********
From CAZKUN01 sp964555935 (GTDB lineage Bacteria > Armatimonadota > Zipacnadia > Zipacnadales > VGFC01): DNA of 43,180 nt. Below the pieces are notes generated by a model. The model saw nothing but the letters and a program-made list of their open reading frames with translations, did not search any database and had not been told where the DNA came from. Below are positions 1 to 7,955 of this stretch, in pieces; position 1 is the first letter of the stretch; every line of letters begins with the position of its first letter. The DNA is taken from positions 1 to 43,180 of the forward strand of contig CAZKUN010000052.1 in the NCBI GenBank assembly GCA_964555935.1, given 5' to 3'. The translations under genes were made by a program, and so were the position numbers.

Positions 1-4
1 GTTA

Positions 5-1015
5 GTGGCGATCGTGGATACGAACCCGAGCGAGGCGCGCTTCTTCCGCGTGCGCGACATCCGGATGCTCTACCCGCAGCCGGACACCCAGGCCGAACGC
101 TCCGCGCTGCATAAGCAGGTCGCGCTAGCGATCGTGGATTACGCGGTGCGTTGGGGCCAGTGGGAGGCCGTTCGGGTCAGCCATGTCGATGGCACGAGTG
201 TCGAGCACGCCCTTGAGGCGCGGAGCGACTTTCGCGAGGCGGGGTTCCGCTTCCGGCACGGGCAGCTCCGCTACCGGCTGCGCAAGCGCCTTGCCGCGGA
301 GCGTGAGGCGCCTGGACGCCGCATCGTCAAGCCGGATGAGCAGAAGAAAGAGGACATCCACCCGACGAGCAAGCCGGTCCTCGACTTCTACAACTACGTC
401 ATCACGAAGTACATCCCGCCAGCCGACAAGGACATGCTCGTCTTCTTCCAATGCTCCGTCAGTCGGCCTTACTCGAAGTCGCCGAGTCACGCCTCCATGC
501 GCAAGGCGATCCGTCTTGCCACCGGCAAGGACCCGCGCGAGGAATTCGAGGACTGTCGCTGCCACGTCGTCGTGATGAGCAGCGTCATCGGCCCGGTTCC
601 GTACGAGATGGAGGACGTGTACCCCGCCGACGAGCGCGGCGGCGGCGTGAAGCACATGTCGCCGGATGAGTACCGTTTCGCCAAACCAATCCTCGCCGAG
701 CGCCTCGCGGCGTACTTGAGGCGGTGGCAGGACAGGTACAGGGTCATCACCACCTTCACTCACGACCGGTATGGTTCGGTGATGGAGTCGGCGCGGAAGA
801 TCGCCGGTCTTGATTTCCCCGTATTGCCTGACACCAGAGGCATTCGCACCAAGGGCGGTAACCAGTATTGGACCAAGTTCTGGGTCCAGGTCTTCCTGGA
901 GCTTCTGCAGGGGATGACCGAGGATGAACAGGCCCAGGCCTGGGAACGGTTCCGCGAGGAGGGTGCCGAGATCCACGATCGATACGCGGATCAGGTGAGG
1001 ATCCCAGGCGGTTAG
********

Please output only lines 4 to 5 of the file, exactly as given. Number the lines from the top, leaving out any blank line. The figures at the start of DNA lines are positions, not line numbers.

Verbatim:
Positions 5-1015
5 GTGGCGATCGTGGATACGAACCCGAGCGAGGCGCGCTTCTTCCGCGTGCGCGACATCCGGATGCTCTACCCGCAGCCGGACACCCAGGCCGAACGC